There is a consensus among independent booksellers in red states as well as blue states that a Donald Trump presidential memoir would not be a big hit with their customers. One-third of approximately two dozen booksellers surveyed by PW responded that they would order copies, though most said they would order small quantities. About half would only fill special orders. Five booksellers said they would not carry the book under any circumstances.
Sarah Bagby, the owner of Watermark Books in Wichita, Kans., a state that Trump won in 2020, said, “If a publisher has decided to publish a book ‘by’ Donald Trump, I would carry a few copies to start. Half the country voted for Trump. Some of them are my neighbors. I am a businesswoman. I sell books, most of them very good.”
Meg Wasmer, co-owner of Copper Dog Books, in Beverly, Mass., said, “It’s not my place to decide what our customers read. While I don’t think it would do well in my community in the way [Michelle Obama’s] Becoming did, or the way I believe [Barack Obama’s] A Promised Land will do, I absolutely will let my readers make the choice to purchase it or not.”
And Jill Hendrix, co-owner of Fiction Addiction in Greenville, S.C., noted that “about 40%–45% of the country voted for him, and higher than that in my area, so there’s definitely a market.”
Though Tennesseeans voted overwhelmingly in favor of Trump this year, Angela Redden, co-owner of Reading Rock Books in Dickson said that she would only fill special orders, explaining, “I’ve gotten stuck with too many conservative books in the past.”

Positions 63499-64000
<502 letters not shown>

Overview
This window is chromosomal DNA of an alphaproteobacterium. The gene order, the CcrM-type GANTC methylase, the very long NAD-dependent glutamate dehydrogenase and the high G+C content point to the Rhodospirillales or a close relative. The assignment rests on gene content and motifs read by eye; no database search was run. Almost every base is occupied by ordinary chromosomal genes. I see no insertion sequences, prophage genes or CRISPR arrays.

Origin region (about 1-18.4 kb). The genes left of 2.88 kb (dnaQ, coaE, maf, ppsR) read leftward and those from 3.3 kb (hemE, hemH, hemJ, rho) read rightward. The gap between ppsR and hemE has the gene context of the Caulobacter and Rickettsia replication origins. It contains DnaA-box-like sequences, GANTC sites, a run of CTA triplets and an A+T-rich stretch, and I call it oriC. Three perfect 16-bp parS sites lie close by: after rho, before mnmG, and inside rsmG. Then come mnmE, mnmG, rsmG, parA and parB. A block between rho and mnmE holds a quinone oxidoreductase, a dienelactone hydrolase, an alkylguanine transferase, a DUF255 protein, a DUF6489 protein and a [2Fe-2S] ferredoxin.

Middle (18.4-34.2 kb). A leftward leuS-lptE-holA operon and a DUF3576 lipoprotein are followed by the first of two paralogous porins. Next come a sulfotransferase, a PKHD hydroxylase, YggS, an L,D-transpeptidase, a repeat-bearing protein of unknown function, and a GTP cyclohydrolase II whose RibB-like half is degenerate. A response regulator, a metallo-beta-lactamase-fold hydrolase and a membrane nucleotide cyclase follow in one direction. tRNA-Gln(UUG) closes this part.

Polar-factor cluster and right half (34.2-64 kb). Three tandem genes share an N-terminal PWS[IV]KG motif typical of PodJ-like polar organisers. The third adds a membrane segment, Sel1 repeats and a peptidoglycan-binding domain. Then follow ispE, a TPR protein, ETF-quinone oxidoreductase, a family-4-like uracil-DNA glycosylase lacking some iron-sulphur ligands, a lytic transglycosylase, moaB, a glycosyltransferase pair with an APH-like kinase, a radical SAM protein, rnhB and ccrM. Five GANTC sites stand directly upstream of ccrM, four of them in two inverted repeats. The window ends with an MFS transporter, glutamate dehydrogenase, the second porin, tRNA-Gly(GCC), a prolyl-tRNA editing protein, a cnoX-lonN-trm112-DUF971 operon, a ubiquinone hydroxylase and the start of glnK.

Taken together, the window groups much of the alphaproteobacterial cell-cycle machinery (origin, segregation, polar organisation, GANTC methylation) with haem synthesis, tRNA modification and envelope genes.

North Carolina narrowly went to Trump this year, and in Raleigh, Amber Neva Brown, the inventory manager of Quail Ridge Books, said that the store would carry a Trump memoir but might not promote it on social media.
A few booksellers in Democratic strongholds didn’t mince words when asked whether they would carry a Trump memoir. Jake Cumsky-Whitlock, co-owner of Solid State Books in Washington, D.C., less than three miles from the White House, said, “There is absolutely no way we would sell a book by Donald J. Trump. That particular Rubicon was crossed long, long ago.”
And David Sandberg, co-owner of Porter Square Books in Cambridge, Mass., said he would special order it. “We would expect that [a memoir] would be inflammatory, untruthful, uncivil, incendiary, and antidemocratic, and that few if any of our customers would have any interest in it,” he added.